The Czech government is to set up a specialist “anti-fake news” unit as officials attempt to tackle falsehoods, predominantly about migrants, which they claim are spread by websites supported by the government of Russian president Vladimir Putin. The new unit will aim to counteract interference in the Czech Republic’s forthcoming general election, to be held in October, amid polling evidence that online disinformation is influencing public opinion and threatening to destabilise the country’s democratic system, established after the fall of communism in 1989. Although definite links are hard to prove, officials say they are convinced the Kremlin is behind about 40 Czech-language websites presenting radical views, conspiracy theories and inaccurate reports. The officials believe the objective is to transform the Czech Republic’s current status as a western-aligned country.
“The key goal of Russian propaganda in the Czech Republic is to sow doubts into the minds of the people that democracy is the best system to organise a country, to build negative images of the European Union and Nato, and [to] discourage people from participation in the democratic processes,” Tomáš Prouza, the Czech government’s state secretary for European affairs, told the Guardian.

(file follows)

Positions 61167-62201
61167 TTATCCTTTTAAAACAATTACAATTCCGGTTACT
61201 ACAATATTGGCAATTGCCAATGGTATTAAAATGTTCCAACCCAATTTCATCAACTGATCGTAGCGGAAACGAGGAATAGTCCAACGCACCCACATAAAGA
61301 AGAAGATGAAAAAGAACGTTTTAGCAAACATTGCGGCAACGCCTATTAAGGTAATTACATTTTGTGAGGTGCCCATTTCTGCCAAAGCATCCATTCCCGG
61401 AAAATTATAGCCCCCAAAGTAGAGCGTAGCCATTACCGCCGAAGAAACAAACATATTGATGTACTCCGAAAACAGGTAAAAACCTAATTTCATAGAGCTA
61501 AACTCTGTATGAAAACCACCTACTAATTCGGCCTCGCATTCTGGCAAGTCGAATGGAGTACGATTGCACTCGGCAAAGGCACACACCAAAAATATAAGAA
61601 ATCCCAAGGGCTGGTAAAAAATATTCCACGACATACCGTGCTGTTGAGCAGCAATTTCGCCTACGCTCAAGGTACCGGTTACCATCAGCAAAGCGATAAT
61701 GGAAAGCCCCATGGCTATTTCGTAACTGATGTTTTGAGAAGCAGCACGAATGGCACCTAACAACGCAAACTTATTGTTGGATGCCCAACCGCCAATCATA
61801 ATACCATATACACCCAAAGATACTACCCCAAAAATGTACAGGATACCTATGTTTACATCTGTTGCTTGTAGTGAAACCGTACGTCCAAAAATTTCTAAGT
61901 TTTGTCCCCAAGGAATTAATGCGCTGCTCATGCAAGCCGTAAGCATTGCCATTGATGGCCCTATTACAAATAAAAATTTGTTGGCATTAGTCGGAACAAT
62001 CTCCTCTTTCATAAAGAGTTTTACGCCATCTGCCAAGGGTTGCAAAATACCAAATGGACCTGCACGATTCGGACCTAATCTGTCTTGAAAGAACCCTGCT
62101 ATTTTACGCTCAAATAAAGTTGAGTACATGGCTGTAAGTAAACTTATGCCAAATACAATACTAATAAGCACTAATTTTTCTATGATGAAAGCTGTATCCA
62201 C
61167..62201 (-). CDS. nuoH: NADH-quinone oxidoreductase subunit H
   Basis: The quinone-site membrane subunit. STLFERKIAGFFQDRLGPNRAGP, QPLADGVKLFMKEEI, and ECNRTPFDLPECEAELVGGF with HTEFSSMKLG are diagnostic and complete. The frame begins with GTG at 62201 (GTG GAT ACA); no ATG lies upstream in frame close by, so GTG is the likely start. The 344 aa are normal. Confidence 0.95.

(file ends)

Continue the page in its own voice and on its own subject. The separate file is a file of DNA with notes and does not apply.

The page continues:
Part of the interior ministry, the new Centre Against Terrorism and Hybrid Threats will begin operating on 1 January with 20 full-time specialists. They will be based in the building that was used as an interrogation centre by the former communist regime’s secret police during the cold war, when the former Czechoslovakia was a close ally of the Soviet Union.